Figure 2. On the left eye, a retinal neurosensory detachment is notable at the central macula (A), which was confirmed by the spectral domain optical coherence tomography B-scan (B). The juxtafoveal scan (C) indicates various pigment epithelial detachments at the posterior pole.


Accordingly, the patient was diagnosed as having bCSC and started receiving 50-mg oral spironolactone once a day for 1 month. At follow-up, he reported a major visual improvement but with residual visual distortion bilaterally. As some pockets of subretinal fluid were still noticeable on the fundus, the medication was continued for 2 more months with close surveillance. After the third month, complete retinal reattachment was achieved in the OD (Figure 3). A few active leaking spots were still detectable at the temporal macula of the OS on fluorescein angiography (Figure 4). The refractory area was thus treated with careful laser photocoagulation, and the spironolactone treatment was discontinued. On the sixth-month visit, no fluid relapse was present, and the final BCVA was 20/20 in both eyes. No adverse effect was reported.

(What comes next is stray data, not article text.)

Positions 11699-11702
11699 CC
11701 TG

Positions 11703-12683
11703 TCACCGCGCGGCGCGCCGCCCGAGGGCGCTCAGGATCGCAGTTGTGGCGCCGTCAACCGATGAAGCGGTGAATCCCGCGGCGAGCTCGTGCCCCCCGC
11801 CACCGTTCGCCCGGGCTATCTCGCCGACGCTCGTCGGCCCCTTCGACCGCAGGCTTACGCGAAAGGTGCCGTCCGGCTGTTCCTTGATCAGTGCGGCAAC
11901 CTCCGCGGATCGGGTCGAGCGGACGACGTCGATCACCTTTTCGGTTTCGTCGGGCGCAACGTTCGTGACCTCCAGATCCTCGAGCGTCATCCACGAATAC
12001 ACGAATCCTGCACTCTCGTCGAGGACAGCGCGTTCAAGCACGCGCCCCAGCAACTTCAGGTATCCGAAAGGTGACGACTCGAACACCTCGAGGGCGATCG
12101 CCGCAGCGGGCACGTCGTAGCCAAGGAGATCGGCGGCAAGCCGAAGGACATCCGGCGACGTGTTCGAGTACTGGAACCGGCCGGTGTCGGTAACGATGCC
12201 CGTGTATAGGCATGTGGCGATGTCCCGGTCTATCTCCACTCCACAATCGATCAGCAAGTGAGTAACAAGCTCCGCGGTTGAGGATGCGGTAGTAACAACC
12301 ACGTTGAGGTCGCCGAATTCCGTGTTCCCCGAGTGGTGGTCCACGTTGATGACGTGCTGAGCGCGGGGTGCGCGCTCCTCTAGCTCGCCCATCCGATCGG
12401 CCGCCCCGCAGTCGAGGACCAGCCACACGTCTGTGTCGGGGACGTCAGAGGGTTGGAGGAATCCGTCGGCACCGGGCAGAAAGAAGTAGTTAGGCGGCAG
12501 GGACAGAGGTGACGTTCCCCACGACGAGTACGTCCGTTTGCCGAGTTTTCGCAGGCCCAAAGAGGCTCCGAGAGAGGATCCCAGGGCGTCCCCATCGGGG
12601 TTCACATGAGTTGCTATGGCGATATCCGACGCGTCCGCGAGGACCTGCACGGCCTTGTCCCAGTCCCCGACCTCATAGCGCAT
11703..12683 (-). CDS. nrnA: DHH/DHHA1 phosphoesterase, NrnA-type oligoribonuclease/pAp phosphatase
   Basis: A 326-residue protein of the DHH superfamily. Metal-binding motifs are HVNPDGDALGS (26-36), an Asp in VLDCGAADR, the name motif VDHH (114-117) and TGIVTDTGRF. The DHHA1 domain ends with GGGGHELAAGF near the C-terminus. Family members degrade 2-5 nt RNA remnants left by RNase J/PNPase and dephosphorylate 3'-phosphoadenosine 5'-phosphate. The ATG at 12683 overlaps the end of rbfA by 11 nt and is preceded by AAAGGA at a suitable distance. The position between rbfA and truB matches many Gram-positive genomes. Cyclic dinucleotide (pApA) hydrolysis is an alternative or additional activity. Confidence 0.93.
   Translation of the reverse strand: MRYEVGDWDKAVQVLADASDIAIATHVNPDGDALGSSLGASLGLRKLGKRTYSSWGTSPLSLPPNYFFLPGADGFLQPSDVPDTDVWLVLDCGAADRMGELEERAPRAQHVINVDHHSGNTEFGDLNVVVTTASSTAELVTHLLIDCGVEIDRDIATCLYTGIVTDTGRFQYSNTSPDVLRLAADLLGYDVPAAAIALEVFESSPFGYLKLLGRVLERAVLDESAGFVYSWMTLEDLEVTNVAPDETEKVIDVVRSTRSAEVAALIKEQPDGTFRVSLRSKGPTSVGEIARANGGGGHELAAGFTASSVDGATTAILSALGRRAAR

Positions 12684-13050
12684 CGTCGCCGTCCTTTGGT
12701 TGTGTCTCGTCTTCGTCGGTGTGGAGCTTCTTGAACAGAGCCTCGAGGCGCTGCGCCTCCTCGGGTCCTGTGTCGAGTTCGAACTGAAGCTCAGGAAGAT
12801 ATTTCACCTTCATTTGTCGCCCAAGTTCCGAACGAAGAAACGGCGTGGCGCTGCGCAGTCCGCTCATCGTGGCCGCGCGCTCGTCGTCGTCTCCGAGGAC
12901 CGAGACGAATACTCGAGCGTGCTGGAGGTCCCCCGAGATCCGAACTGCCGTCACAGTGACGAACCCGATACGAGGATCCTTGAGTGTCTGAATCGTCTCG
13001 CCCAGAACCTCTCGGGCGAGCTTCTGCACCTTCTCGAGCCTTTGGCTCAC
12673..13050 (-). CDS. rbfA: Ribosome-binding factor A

Figure 3. After 3 months of oral spironolactone, complete retinal reattachment was achieved, with cicatricial pigmentary changes in the right eye (A). The comparative optical coherence tomography B-scans through the right fovea demonstrate subretinal fluid improvement from baseline (B) to the third month after spironolactone (C). No adjuvant laser was delivered to the right eye.



Figure 4. On the left eye, the leaking spot at the temporal macula persisted on fluorescein angiography (A) and optical coherence tomography (B) at the end of the third month of spironolactone. Focal laser photocoagulation was delivered at the site with fluid control at month 6 (C).